The title of The Winchesters third episode is the message of the episode as well: ‘You’re lost, little girl.” It’s about loss – of all kinds – and also about being lost, and figuring out how to find yourself afterwards. And that does not just apply to little girls.
The Kids Next Door
The episode revolves around Mary’s neighbors, a young girl and boy (8 year old Carrie and 12 year old Ford) whose mother is a long haul trucker who is often away for days at a time. It’s the 70s, but it still seems really iffy to have kids this young at home alone for days at a time – I know, I know, shades of John Winchester later. How much did he learn from the Campbells and their neighbors anyway?
The little girl, Carrie, contacts her mother on the CB radio, saying she can’t find her stuffed bear Bernice anywhere, and asking her mother to come home. The mom says the family needs the paycheck, she’ll be home in a few days, she needs Carrie to be a big girl – which is all kinda heartbreaking and also once again reminiscent of John Winchester of the future asking his son Dean to step up and be a big boy long before he should have.
Side note: I remember CB radios from the time before cell phones (yes, I actually remember those times) – I once went on a cross country trip with my husband-to-be and he had a CB radio in the car and we made the whole trek going back and forth with all the truckers we were sharing the road with. When we stopped at the first truck stop for dinner, they were all amazed that we were “a four wheeler”!
Anyway, there’s eerie music, a thud thud thud, and then there’s a burlap sack on the table. Carrie opens it and Bernice the bear is in it. Yay? Not yay. No sooner does Carrie happily crawl into bed with Bernice than the sack starts wriggling and then a freaking creepy as hell hand comes out, nails like claws, and then we see Carrie scream as a giant shadow looms over the bed.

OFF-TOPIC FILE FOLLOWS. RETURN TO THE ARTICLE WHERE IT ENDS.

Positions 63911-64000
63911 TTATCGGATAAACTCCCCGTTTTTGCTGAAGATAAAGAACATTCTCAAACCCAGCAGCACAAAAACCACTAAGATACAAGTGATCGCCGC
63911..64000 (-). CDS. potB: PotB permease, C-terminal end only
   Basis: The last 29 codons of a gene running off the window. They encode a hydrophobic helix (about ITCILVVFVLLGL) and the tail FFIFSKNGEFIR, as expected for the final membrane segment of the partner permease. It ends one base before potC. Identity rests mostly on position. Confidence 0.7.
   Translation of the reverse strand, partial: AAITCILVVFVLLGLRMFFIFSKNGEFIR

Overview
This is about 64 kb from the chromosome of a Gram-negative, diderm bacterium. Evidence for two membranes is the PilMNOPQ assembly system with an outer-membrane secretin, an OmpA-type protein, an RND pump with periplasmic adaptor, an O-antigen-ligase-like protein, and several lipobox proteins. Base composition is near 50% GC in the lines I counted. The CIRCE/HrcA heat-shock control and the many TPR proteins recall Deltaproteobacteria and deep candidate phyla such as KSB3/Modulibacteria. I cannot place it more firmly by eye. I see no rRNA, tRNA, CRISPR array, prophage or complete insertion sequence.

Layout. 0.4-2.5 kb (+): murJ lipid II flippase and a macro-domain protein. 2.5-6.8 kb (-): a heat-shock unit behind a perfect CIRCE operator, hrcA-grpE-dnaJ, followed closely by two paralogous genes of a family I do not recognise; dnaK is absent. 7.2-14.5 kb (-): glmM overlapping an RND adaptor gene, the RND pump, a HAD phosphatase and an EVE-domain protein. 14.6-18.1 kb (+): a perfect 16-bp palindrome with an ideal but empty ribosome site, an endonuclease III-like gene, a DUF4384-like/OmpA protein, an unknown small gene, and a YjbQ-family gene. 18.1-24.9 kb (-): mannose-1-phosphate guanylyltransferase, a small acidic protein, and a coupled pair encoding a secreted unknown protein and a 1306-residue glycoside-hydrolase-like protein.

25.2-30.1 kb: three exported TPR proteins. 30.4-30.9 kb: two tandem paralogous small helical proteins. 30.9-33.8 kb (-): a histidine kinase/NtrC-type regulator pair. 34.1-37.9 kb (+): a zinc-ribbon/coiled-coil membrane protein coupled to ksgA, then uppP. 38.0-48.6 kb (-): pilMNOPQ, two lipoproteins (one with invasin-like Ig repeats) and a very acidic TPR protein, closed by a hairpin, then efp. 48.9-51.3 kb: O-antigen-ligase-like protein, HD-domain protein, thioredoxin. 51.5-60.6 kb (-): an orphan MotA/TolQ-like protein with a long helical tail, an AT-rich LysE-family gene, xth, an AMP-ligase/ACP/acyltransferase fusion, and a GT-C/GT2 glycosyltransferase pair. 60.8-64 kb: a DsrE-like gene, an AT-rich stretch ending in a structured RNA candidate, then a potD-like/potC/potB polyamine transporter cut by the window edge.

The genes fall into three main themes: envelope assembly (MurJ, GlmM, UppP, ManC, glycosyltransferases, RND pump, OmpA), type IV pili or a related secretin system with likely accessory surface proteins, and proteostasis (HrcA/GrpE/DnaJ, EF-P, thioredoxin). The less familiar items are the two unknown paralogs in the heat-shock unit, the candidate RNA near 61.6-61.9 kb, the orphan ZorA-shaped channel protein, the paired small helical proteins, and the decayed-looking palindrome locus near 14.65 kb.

Now that’s an opener! Worthy of the mother ship and its horror show roots – and it’s scary because we don’t see the monster, we see Carrie and her terror instead.
Cut to the title card and our erstwhile narrator, Dean Winchester.
There’s no map to being a hunter, no playbook. You’ve gotta follow your gut, but that can only take you so far. Truth is, you can’t do it all on your own. You need other people to help guide the way. Your friends, your family. Otherwise you just end up lost.
I guess that’s a theme of Supernatural too, from the pilot episode on, where Dean came to get Sam at school and said he couldn’t do it alone (Sam: yes you can. Dean: yeah well I don’t want to…)
Dean hasn’t forgotten that lesson, but apparently Samuel Campbell is actually trying to do it alone, and it turns out there’s more than him being missing going on in Mary’s life. Her mother is also out of touch, no word from her and last Mary heard she was working with hunters in Minnesota a few months ago. Mary says sadly that she’s not even sure her mother knows her dad is missing. Apparently Deanna and Samuel are separated, which – what?! That’s a canon change I didn’t see coming (assuming it will make sense whenever things are explained in episode 13 if not before…but surely Deanna would be keeping tabs on her hunter husband even if they were separated?)
Mary says that nothing has been the same for their family since Maggie died, for any of them. I hope they explore that more – I could get behind the show going a little deeper into things like loss, which really can turn a family upside down. It’s such an inevitable part of a hunter’s life, this show could benefit from digging into it.
It’s Mary’s turn to be discouraged, John’s turn to be determined. Mary worries that maybe her father just wants to stay lost, especially because the last time she saw him, they got into a big fight about her quitting hunting. Guilt, such a big part of loss for so many.